Research Article

Evaluation of the mutagenicity and antimutagenicity of soy phytoestrogens using micronucleus and comet assays of the peripheral blood of mice

Published: February 27, 2013
Genet. Mol. Res. 12 (1) : 519-527 DOI: https://doi.org/10.4238/2013.February.27.1
Cite this Article:
(2013). Evaluation of the mutagenicity and antimutagenicity of soy phytoestrogens using micronucleus and comet assays of the peripheral blood of mice. Genet. Mol. Res. 12(1): gmr1866. https://doi.org/10.4238/2013.February.27.1
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Abstract

Studies show that soy imparts many favorable properties in the human body, including the prevention of chronic diseases such as osteoporosis, heart disease, cancer, and diabetes. Soy is rich in isoflavones, and it is a candidate for the chemoprevention of diseases owing to its low toxicity. In this study, a soy phytoestrogen (with high levels of the isoflavones genistin and daidzein) was tested in mice to investigate its mutagenicity and genotoxicity using micronucleus and comet assays of mouse peripheral blood. Phytoestrogen (0.083, 0.83 and 8.3 mg/kg body weight) was evaluated with and without the chemotherapeutic agent cyclophosphamide. For the micronucleus assay, blood was collected before treatment and after 24 and 48 h. For the comet assay, blood was collected only after 24 h. Phytoestrogen was not mutagenic and reduced cyclophosphamide-induced DNA damage. The results from the comet assay revealed a reduction of DNA damage; however, phytoestrogen did induce genotoxic damage during the 24-h treatment. This genotoxic damage could have been repaired and was therefore not identified in the micronucleus assay, which detects mutations. The results suggested that the reduction of DNA damage observed in associated treatments could also reduce the side effects of chemotherapy. Moreover, they suggested that phytoestrogen might be a candidate of interest for the chemoprevention of cancer because it protects against DNA damage.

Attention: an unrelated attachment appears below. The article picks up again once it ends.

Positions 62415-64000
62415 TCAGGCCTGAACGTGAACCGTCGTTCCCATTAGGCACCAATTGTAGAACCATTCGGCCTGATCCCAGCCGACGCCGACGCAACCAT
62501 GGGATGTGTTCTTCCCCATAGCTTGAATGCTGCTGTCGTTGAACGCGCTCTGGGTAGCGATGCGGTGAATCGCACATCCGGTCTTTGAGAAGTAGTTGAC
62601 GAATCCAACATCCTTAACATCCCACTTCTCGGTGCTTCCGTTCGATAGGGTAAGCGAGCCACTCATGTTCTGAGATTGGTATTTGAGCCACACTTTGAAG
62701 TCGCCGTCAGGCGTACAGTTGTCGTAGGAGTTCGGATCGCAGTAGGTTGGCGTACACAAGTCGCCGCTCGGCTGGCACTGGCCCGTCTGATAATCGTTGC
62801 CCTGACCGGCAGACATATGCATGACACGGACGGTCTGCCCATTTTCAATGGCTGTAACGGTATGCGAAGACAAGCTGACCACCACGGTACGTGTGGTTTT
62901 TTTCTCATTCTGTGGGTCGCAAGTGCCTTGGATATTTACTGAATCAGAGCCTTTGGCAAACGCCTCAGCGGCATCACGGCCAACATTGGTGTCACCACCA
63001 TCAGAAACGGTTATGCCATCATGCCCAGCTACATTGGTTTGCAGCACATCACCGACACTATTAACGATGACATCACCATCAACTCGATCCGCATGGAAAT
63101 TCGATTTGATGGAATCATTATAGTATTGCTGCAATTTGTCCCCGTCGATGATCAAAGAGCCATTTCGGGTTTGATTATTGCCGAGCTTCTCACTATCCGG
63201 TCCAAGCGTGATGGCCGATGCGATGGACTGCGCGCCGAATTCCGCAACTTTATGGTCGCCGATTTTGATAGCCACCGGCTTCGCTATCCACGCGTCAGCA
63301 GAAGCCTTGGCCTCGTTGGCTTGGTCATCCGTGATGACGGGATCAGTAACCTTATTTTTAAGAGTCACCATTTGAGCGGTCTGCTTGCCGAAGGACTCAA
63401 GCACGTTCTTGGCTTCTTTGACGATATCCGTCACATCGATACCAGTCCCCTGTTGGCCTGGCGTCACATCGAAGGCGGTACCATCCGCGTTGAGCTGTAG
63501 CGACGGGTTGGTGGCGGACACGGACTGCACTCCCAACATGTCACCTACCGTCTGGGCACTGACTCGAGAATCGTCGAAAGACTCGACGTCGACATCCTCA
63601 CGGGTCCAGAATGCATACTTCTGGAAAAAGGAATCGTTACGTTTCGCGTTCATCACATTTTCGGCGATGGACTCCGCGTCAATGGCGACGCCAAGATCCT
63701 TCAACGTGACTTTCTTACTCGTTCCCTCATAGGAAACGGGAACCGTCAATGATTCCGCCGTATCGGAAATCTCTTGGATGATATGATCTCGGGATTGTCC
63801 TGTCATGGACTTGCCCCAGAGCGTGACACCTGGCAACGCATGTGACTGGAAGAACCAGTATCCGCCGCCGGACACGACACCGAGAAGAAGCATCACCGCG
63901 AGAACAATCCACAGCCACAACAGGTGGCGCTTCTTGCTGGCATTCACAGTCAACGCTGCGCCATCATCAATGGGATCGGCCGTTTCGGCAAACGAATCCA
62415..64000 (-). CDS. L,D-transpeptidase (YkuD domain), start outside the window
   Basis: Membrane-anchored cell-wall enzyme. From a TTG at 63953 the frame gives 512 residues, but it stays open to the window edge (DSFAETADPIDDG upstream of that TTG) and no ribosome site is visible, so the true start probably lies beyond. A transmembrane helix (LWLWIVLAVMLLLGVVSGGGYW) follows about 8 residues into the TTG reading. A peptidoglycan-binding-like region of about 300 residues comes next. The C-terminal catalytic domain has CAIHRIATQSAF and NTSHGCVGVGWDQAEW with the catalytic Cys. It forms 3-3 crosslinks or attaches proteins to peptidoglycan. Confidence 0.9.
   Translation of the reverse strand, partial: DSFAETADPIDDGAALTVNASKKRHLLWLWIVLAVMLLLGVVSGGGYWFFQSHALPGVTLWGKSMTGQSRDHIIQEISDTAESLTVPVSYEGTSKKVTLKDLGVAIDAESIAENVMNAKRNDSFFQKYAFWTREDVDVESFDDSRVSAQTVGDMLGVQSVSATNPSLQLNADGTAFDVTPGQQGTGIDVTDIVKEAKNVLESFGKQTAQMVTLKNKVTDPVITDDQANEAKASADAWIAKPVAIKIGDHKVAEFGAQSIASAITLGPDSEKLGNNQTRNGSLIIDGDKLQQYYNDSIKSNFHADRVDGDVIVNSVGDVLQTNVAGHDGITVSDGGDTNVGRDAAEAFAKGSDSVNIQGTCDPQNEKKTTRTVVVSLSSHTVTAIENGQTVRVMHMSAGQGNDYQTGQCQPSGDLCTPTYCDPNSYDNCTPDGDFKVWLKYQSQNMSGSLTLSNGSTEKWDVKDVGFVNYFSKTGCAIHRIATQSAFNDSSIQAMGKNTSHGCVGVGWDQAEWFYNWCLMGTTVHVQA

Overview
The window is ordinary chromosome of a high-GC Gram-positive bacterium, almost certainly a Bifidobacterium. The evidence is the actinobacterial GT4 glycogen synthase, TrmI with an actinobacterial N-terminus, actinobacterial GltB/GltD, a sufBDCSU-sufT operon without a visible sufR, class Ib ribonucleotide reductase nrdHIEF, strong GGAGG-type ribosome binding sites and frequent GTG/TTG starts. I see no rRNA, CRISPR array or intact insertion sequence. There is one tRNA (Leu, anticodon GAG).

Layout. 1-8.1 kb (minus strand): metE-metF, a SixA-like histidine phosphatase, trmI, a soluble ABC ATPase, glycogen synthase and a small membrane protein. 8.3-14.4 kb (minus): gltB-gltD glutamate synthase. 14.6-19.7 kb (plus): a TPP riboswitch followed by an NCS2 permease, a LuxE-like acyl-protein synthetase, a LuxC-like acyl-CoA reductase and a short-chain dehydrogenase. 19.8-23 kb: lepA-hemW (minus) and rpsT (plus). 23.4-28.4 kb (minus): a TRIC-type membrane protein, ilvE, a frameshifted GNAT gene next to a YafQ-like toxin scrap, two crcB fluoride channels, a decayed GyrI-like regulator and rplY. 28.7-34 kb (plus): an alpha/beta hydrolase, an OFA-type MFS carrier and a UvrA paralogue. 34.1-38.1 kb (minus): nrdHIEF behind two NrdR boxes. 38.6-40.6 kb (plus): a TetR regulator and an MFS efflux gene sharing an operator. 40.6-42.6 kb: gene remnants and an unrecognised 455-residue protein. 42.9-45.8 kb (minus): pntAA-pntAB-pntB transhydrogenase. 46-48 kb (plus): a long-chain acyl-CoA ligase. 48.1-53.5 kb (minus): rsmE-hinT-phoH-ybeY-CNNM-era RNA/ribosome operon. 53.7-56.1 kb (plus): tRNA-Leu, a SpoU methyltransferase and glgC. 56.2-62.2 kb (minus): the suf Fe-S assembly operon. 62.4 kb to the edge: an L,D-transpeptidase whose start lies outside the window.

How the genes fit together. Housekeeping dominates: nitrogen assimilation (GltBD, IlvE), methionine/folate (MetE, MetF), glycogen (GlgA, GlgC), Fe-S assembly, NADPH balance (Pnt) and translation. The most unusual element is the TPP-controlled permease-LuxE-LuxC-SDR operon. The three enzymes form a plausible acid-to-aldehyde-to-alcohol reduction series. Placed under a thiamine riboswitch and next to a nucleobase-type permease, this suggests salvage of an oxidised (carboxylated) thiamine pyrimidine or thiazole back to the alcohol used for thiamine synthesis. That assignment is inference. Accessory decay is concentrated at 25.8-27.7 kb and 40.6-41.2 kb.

Studies show that soy imparts many favorable properties in the human body, including the prevention of chronic diseases such as osteoporosis, heart disease, cancer, and diabetes. Soy is rich in isoflavones, and it is a candidate for the chemoprevention of diseases owing to its low toxicity. In this study, a soy phytoestrogen (with high levels of the isoflavones genistin and daidzein) was tested in mice to investigate its mutagenicity and genotoxicity using micronucleus and comet assays of mouse peripheral blood. Phytoestrogen (0.083, 0.83 and 8.3 mg/kg body weight) was evaluated with and without the chemotherapeutic agent cyclophosphamide. For the micronucleus assay, blood was collected before treatment and after 24 and 48 h. For the comet assay, blood was collected only after 24 h. Phytoestrogen was not mutagenic and reduced cyclophosphamide-induced DNA damage. The results from the comet assay revealed a reduction of DNA damage; however, phytoestrogen did induce genotoxic damage during the 24-h treatment. This genotoxic damage could have been repaired and was therefore not identified in the micronucleus assay, which detects mutations. The results suggested that the reduction of DNA damage observed in associated treatments could also reduce the side effects of chemotherapy. Moreover, they suggested that phytoestrogen might be a candidate of interest for the chemoprevention of cancer because it protects against DNA damage.